Indeed, these statutes of social justice impinge on the contractual freedom of parties which, according to common law, promotes the values and principles of social justice, within the meaning of our new legal exception under the Constitution. Inappropriate influence is also a form of inappropriate pressure on one person to induce a contract, but the pressure is more subtle because it involves, without the threat of harm, an attack on the other party`s will. Pressure usually starts from a close or fiduciary relationship in which one party abuses a higher position to influence the other. In order to impose a contract on the basis of undue influence, the party concerned must demonstrate that the other party has acquired influence over it, that that influence has weakened its resilience and made its will compliant, and that the other party has unscrupulously exploited that influence to conclude an agreement that it would not have entered into with normal freedom of will. (Some authorities also demand prejudice, but this is controversial.) The unacceptable exploitation of another`s urgency is an unwarranted influence: both have been described as an abuse of circumstances and they both render the contract cancelled. In appropriate cases, damages may also be claimed. Clearly, the boundary between these “substantive contexts” and other “circumstances” is correct. Indeed, it has been argued that the distinction between substantive and environmental circumstances is incorrect. “Perhaps, as Lewis AJA said in Van der Westhuizen v. Arnold, it is a distinction without distinction.”  It is clear that “substantive circumstances” are always allowed, while “circumstances” are only allowed if language treatment is unsuccessful, i.e.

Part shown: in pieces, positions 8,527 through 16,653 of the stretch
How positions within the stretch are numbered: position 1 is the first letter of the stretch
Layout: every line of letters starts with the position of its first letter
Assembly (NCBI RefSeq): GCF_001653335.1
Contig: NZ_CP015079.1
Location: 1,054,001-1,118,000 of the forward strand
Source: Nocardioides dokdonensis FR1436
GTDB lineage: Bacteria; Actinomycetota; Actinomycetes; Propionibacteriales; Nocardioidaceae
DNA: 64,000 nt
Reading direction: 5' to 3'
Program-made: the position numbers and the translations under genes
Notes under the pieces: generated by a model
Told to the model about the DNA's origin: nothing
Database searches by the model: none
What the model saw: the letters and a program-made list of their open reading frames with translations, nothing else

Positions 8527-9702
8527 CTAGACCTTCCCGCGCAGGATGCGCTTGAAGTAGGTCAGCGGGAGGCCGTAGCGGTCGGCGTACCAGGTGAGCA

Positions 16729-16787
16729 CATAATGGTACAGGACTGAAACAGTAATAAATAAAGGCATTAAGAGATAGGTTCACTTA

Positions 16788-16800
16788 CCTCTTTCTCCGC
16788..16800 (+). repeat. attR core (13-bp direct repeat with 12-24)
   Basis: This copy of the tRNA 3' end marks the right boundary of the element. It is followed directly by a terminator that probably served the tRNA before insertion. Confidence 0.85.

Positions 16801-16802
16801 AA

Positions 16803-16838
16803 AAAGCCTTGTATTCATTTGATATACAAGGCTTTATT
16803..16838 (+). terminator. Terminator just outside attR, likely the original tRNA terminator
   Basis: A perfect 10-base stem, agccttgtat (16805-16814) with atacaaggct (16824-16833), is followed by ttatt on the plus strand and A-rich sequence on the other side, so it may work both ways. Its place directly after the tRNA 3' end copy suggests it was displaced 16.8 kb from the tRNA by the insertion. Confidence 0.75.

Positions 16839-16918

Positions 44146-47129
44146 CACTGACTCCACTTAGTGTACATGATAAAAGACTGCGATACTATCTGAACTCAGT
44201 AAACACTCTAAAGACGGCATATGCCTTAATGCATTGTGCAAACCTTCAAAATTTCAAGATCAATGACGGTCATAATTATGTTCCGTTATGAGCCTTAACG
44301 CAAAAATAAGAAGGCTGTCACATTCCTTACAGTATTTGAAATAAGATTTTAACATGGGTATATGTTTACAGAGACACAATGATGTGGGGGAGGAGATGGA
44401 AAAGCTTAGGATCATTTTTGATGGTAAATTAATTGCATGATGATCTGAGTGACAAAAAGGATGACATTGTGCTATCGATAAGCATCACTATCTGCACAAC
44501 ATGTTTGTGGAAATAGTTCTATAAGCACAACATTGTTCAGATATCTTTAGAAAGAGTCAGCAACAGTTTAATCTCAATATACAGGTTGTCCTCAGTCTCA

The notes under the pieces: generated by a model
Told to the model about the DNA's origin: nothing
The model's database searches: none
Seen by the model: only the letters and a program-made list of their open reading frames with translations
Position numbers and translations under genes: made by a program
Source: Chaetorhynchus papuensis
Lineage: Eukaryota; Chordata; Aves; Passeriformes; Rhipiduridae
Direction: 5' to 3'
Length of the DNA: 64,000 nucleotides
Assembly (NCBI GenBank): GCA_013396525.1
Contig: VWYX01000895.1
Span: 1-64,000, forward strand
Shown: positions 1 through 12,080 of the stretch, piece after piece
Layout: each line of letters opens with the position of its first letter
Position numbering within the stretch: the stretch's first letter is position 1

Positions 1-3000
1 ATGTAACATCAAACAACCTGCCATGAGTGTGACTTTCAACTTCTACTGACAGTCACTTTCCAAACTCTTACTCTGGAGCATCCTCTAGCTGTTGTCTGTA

where there is ambiguity. However, what divides them on the merits is not clear. The substantive circumstances are “probably important to the parties when they have entered into a contract” while the circumstances have been defined as “what happened between the parties during the negotiations prior to the conclusion of the agreement”.  However, it is clear that “what happened between the parties in the negotiations leading up to the conclusion of the agreement” is very often “issues that are likely present for the parties when they have contracts.” In practice, it is so difficult to separate them that “no one knows exactly what the dividing line is between the two categories.” The whole procedure has been “unsinsed by inertia” and the future usefulness of the distinction is called into question. The primary rights and obligations arising from a particular contract are those on which the parties have agreed expressly or implicitly, as well as those implied by the law. This runs counter to secondary rights and obligations (such as the obligation to compensate and the obligation to reinstate benefits received before the deadline) that result from an offence. It is not necessary for the parties to agree on specific rights or obligations that are not essential to their respective contracts (essentialia); All obligations relating to nature, time or place of execution are regulated and provided for by law as soon as the parties have entered into their contract (naturalia).